The controversial reopening of the Uckfield to Lewes rail line is being investigated by the government.
Secretary of State for Transport the Rt Hon Patrick McLoughlin is commissioning Network Rail to undertake a study into increasing rail capacity between London and the south coast.
Specifically, he is asking whether reopening the Uckfield–Lewes line, closed 40 years ago, ‘will meet the demand for the future growth in rail travel’.
Visiting Lewes, Patrick McLoughlin said: “I am alive to local interest in re-opening this line and wider concerns about rail capacity between London and the south coast and this is why I have commissioned this study.
“It will help us to understand exactly what the issues are and build upon previous work that has looked at these questions.”
He met Lewes MP and Transport Minister Norman Baker, who has always supported reconnecting Lewes, but who remains opposed to the Brighton Main Line 2 Project – reviving direct Brighton to London services.
Network Rail now has nowhere to go in increasing capacity because the Brighton Line is full and cannot be expanded.
Recently Lord Adonis told Lord Bassam of Brighton it was ‘stark staring obvious’ that Brighton needs its second main line, whilst the city’s MPs, councillors and Lord Bassam are all backing BML2.
Brian Hart, who instigated the Wealden Line Campaign 27 years ago and is BML2’s Project Manager, said yet another Lewes–Uckfield study would meet precisely the same fate as all the others over the past 40 years.
“Network Rail’s 2008 Study proved beyond doubt there was neither a business case, nor an answer to their capacity conundrum by opening a local line,” he said.
He said the root of the problem was the absence of an additional direct Brighton–London main line which could only be addressed with BML2’s new Ashcombe tunnel through the South Downs.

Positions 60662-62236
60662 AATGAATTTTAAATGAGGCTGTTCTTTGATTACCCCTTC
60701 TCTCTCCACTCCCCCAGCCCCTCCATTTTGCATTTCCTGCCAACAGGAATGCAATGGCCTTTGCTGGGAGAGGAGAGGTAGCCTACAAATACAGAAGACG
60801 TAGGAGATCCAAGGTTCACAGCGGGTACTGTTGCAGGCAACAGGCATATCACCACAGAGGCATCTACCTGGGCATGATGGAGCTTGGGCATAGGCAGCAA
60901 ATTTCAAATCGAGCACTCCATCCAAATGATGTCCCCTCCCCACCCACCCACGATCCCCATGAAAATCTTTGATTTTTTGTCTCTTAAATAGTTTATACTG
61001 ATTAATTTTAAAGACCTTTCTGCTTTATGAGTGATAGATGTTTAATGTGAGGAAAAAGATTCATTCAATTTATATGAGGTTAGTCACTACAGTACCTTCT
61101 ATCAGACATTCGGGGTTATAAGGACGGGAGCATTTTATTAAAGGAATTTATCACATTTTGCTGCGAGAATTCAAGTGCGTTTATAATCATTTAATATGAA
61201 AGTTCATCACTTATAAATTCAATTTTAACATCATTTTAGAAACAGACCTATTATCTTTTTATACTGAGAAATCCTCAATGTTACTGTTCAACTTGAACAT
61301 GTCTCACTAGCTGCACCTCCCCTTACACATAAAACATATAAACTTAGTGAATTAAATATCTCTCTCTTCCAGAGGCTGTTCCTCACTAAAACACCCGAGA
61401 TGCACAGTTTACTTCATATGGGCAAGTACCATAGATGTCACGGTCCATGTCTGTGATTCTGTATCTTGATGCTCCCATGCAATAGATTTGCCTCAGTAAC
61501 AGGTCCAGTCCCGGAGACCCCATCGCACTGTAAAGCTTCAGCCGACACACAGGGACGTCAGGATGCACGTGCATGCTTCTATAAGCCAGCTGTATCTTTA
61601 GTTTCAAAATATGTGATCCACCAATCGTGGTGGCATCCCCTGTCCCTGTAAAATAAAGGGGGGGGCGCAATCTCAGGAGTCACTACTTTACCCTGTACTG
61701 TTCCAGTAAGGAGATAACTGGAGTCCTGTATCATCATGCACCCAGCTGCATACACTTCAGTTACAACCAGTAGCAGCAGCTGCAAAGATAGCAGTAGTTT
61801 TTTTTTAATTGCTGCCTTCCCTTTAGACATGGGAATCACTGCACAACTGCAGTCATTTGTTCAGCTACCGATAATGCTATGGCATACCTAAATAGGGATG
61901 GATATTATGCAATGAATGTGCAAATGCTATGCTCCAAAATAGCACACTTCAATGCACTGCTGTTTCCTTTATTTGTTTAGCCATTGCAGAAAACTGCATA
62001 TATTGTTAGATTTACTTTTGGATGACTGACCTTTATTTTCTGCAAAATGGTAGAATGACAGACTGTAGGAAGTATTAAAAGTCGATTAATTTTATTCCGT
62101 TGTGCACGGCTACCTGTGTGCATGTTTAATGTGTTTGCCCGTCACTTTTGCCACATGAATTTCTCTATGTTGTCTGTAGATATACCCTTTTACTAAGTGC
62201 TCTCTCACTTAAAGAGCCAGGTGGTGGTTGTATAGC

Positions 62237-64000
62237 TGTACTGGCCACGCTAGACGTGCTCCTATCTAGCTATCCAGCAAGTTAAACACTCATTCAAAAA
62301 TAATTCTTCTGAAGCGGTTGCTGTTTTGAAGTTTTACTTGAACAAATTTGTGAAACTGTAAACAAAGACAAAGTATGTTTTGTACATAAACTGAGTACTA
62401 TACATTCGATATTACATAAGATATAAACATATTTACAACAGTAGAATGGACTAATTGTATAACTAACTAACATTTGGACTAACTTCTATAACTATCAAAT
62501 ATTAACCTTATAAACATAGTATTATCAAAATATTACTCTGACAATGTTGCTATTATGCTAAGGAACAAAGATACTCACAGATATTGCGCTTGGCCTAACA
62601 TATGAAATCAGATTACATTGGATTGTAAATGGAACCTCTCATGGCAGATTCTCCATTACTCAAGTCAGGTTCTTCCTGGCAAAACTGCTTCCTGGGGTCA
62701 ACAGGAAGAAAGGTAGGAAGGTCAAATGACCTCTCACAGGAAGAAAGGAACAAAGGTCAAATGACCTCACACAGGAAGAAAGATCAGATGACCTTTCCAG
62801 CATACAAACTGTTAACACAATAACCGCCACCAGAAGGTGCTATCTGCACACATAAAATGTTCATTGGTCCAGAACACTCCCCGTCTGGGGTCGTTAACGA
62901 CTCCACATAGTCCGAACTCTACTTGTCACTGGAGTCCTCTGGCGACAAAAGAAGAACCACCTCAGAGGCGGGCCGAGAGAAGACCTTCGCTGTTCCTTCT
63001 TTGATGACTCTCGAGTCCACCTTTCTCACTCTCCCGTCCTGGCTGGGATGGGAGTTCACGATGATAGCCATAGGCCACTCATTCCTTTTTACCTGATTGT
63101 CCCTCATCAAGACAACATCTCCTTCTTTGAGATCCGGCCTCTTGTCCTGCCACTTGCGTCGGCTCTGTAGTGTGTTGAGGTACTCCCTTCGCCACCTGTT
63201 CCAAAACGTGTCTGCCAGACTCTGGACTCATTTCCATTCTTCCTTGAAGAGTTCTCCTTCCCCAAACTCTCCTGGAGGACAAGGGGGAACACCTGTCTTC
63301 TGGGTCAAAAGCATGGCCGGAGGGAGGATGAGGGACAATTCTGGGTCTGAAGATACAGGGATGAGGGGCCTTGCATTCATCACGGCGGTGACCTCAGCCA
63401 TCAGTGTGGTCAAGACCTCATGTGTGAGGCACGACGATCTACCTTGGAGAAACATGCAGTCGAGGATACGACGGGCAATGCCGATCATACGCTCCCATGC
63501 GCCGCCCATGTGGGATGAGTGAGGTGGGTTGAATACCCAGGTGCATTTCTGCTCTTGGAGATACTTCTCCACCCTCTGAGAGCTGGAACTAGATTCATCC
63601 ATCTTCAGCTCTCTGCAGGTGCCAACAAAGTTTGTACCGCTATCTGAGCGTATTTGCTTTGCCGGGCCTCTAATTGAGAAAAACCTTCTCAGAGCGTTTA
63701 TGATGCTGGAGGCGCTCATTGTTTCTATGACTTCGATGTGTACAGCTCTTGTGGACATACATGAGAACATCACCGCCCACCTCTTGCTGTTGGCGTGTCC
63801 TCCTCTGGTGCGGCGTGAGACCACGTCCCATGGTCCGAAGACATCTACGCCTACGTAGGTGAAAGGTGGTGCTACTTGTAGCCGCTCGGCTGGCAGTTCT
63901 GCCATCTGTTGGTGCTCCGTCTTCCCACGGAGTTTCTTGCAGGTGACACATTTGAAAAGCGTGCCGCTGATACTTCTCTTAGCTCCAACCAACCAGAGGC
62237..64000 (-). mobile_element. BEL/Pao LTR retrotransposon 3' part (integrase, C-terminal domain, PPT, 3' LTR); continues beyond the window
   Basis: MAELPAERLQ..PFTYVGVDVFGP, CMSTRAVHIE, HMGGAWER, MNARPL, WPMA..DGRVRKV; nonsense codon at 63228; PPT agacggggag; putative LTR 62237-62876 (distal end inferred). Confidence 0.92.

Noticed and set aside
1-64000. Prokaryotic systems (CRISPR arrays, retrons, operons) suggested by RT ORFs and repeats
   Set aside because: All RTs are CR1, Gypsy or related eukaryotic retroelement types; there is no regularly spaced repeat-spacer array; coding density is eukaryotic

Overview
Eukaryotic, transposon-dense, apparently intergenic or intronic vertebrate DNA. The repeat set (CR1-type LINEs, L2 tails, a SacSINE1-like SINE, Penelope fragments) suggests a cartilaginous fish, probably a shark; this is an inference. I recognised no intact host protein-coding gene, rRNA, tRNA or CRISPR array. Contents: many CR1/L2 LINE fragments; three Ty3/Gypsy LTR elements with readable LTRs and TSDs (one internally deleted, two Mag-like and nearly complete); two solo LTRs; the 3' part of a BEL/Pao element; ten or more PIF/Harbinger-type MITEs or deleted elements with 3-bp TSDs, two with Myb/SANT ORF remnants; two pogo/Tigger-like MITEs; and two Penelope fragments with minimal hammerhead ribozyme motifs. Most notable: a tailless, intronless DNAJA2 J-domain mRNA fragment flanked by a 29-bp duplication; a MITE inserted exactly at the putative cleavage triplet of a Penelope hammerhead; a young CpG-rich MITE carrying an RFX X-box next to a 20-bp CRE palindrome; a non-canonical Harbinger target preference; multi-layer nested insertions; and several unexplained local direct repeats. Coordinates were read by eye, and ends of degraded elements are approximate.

“Tunnel construction is easy and has been revolutionised as Crossrail is demonstrating - it’s akin to pushing an apple corer through cheese.”
A DfT spokesman said: “Recent moves to devolve decision making for local transport schemes will also give greater freedom to local councils and enterprise partnerships to determine priorities and allocate funding accordingly.”
However, Mr Hart said: “Whilst we are all heartened that Patrick McLoughlin is ‘alive’ to opening the line, this is not a local issue but a massive problem for London and the South East.
“It can’t be done on a shoestring.
“Without BML2 the region will ultimately reach rail gridlock as this is the only realistic means of providing the capacity so badly needed.”
This week the Wealden Line Campaign launched a new website which not only details its ‘long struggle, troughs and near-triumphs, but why we, our members and supporters, are passionate about the exciting Brighton Main Line 2 Project’.
Go to www.wealdenline.org.uk
For more information about the BML2 Project visit www.bml2.co.uk/the-news